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Architects: Howard Williams
Originally built as the Assembly Hall in 1825, it became the first venue in the town to show films. Designed by architect Andrew Patey, externally the building is a fine example of the Classical style with a colonade at street level and a series of ten pilasters across the facade in beween windows. There is a central pediment over the main entrance. The ballroom above the Assembly Hall was converted into a cinema in 1914 and was named the Riviera Cinema.
In 1933-1934 the interior of the building was structurally altered and converted into a cinema which opened as the Riviera Cinema on 16th July 1934 with Jack Hulbert in "Jack Ahoy". It now had a total of 901 seats, 586 in the stalls and 315 in the circle. The Art Deco style auditorium was designed by architect Howard Williams. The proscenium was 45 feet wide, behind which was a stage. There was also a cafe incorporated in the building which could seat 80 diners and a roof garden on top of the building. In the mid-1940’s the Riviera Cinema came under the control of the independent Mayfair Cinemas (Control) Ltd.
In 1970, the cinema was closed for alterations to form a two-tier building. An amusement arcade occupied the ground floor, whilst a 520 seat cinema was created in the former circle area, which had been extended forward.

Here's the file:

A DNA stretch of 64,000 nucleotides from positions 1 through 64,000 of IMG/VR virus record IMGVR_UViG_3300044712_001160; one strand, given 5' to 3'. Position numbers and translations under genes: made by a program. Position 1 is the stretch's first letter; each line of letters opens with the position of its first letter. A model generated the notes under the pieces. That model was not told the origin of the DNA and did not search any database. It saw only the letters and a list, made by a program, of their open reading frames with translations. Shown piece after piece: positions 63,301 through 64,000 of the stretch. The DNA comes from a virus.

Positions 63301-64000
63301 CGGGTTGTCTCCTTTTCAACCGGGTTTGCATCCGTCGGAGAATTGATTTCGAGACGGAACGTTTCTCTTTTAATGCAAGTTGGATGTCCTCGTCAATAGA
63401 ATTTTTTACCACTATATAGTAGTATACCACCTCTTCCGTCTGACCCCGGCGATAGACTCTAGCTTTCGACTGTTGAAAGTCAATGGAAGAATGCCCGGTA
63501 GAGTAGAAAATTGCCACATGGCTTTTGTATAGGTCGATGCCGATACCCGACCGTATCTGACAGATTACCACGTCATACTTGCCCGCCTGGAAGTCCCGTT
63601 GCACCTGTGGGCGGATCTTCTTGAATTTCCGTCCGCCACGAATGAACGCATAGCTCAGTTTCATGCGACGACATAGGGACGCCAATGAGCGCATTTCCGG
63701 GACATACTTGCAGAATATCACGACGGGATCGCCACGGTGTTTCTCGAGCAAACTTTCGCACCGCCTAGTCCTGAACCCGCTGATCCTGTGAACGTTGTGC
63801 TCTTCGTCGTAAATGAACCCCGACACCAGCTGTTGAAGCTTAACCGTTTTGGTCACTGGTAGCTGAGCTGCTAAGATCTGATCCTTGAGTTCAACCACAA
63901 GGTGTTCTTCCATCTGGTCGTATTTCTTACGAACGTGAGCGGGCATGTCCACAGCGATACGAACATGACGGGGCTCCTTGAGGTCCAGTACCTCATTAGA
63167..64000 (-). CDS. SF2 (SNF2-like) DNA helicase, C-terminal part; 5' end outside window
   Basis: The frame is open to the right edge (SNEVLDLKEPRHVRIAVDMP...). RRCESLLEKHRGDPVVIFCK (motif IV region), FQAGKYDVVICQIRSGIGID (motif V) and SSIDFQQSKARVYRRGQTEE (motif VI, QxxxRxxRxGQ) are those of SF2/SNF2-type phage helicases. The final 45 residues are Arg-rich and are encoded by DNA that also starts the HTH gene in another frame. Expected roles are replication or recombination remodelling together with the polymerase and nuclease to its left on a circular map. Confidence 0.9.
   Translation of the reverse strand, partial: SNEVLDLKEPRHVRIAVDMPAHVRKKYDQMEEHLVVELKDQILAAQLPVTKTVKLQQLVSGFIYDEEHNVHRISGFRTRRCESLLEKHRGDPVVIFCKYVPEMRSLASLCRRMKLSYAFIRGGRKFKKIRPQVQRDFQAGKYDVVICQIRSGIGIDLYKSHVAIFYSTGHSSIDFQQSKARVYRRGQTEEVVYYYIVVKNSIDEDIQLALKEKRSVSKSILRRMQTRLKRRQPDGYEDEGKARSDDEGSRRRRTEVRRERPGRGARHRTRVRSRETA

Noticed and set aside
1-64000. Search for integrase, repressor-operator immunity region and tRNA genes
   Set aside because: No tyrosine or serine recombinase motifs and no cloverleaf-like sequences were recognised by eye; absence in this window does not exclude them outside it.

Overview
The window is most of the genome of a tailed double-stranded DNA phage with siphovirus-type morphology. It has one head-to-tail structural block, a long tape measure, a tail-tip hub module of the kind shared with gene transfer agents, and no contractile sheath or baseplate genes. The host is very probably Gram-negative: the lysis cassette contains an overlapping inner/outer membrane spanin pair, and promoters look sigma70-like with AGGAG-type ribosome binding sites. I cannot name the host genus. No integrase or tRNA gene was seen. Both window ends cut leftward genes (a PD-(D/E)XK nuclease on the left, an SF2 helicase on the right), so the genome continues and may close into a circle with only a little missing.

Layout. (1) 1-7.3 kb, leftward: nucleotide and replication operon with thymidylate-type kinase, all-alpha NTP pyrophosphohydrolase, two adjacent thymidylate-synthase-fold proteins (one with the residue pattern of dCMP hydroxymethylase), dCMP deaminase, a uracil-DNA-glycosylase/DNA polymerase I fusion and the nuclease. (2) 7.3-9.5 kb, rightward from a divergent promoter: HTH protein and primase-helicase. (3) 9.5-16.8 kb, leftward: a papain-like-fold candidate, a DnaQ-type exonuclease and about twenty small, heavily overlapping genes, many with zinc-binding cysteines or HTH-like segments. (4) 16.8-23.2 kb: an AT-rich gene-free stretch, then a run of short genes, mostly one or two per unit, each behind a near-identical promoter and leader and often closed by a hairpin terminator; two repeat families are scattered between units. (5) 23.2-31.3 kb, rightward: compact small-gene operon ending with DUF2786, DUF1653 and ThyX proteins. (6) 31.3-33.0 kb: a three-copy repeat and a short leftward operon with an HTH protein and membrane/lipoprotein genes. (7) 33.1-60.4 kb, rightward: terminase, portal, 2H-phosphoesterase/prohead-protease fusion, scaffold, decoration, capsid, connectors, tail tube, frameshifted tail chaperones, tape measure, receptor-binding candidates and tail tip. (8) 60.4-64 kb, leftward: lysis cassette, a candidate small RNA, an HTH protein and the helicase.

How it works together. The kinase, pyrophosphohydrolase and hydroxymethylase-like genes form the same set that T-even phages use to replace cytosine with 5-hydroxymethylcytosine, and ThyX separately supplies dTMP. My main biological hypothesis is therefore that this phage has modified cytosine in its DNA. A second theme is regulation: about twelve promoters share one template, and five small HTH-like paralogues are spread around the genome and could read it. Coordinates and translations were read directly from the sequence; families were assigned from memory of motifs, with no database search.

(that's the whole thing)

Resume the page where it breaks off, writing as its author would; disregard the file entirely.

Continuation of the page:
The Riviera Cinema closed on 26th March 2000 with Allan Corduner in "Topsy-Turvy" and Ralph Fiennes “The End of the Affair”. The reason for closure being a huge rental hike from the landlords. The building lay empty for a while, then planning applications were proposed to build luxury flats on the top of the building (where the roof garden used to be) and to re-furbish and re-open the cinema. Despite much opposition to the conversion, these were defeated and the flats were built, but to date, the cinema has not re-opened. It was converted into a church in 2017.
The Riviera Cinema is a Grade II Listed building.
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